Bottom line, Austin is freaking fantastic. The rest of the conservative state is so threatened by it that there's always been attemps/lawsuits dealing with redistricting it for voting purposes. And besides, where else can you find the second most popular t-shirt (after the burnt orange UT one) be one that says "keep austin weird"? And where else can a homeless guy who rides a bike and wears a thong run for mayor and get like 10% of the popular vote?
« on: March 19, 2005, 09:55:56 PM »
BTW, standard sized envelope, a little bit thicker than a single page letter, since there's six or seven sheets of paper total. No big package with brochures, etc.
Oh, and one more thing...my application status page on UT still says what it did a month ago...file is complete and was processed Feb. 15th.
So those of you that check your application status online for a decision, there's a strong chance you'll get a letter before anything happens online.
« on: March 19, 2005, 09:46:42 PM »
Got the letter today, dated three days ago. The letter stated that since my residency is under question (I was in-state during undergrad at UT, but have been working in the Northeast since July), I'll be considered out-of-state until otherwise proven. I'm not concerned about that though, since the residency officer states I'll be considered a TX resident the moment I set foot on TX soil again, which will obviously be prior to the first day of class should I decide to go to UT.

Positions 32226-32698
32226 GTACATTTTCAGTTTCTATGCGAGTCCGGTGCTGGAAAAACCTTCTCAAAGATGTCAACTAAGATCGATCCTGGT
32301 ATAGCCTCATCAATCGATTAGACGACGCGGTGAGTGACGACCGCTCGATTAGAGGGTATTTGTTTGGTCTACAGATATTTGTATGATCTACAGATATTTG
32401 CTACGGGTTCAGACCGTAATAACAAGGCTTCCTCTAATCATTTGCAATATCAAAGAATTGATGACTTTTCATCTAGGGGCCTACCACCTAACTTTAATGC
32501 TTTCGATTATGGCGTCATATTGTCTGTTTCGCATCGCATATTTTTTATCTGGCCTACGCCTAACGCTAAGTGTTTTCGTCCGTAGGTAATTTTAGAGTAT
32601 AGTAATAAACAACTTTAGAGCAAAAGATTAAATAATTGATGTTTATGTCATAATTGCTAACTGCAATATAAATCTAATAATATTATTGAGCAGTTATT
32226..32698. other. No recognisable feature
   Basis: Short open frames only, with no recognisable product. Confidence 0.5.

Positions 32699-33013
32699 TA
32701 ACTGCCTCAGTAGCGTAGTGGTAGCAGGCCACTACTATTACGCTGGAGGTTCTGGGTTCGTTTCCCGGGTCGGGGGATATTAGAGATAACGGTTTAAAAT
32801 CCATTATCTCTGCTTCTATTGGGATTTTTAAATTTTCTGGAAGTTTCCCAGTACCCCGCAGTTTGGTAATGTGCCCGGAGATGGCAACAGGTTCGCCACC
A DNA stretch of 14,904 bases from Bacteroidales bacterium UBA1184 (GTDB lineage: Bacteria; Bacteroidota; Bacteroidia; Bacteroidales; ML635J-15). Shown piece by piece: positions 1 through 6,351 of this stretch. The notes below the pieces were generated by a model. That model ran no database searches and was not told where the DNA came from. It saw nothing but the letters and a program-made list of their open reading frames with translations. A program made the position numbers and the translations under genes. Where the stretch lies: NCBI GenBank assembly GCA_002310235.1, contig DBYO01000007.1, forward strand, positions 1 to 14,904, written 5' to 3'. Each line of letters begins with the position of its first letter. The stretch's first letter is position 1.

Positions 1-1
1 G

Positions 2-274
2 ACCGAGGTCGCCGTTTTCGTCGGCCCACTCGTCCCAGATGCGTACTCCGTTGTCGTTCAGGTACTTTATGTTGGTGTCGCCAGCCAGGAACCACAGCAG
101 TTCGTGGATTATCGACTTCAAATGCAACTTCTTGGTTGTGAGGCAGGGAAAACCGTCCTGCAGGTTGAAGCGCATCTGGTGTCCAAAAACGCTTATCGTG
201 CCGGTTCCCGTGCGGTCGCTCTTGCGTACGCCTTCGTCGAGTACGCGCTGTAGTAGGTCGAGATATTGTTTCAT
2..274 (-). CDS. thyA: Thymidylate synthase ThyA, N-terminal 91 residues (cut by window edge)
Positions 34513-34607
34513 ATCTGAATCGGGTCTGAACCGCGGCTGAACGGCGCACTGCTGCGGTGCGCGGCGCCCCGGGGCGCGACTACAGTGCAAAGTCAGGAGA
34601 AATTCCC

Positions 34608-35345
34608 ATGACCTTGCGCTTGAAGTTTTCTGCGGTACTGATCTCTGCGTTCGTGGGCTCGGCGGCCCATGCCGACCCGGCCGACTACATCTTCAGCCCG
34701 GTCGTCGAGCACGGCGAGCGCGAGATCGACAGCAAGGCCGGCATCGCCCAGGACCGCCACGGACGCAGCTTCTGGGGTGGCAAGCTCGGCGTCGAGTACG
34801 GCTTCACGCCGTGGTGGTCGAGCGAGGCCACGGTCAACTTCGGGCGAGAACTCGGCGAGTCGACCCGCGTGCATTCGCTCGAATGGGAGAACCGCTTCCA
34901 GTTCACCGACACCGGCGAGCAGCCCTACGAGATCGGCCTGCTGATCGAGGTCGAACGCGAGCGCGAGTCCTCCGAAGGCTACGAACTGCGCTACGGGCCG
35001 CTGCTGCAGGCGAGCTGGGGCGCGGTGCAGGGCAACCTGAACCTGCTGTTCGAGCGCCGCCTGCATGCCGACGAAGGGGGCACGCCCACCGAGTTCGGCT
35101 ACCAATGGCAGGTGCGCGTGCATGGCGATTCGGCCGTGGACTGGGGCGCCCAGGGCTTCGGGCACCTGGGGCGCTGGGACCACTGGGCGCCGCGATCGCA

However, the letter doesn't state that my offer of admission is CONDITIONAL upon my establishing residency. I think that means I currently fit into the 20% out-of-state admits, which is pretty damn flattering.
Unless one of the big boys (top 3 or 5) come calling, it's gonna be mighty tempting to spend another three years close to home (Houston) in one of most chill, laid-back, fun cities on the planet...and then there's the cheap student tickets to ncaa athletics :-)
Texas! ................ Fight!
« on: March 14, 2005, 07:36:50 PM »
I got the waitlist letter today, dated March 11. Doesn't bode well for my pending apps at the rest of the top 14.
Since I haven't heard from a school that I'd say I'd SURELY attend over Duke, I'm gonna email back stating that I'd like to be put on the waitlist. Says that if i get an offer of admission, I have to make decision in 48 hours. If that happens, I hope I've heard back from more schools by then.
How big is their enterring class anyway?
« on: March 04, 2005, 03:22:35 PM »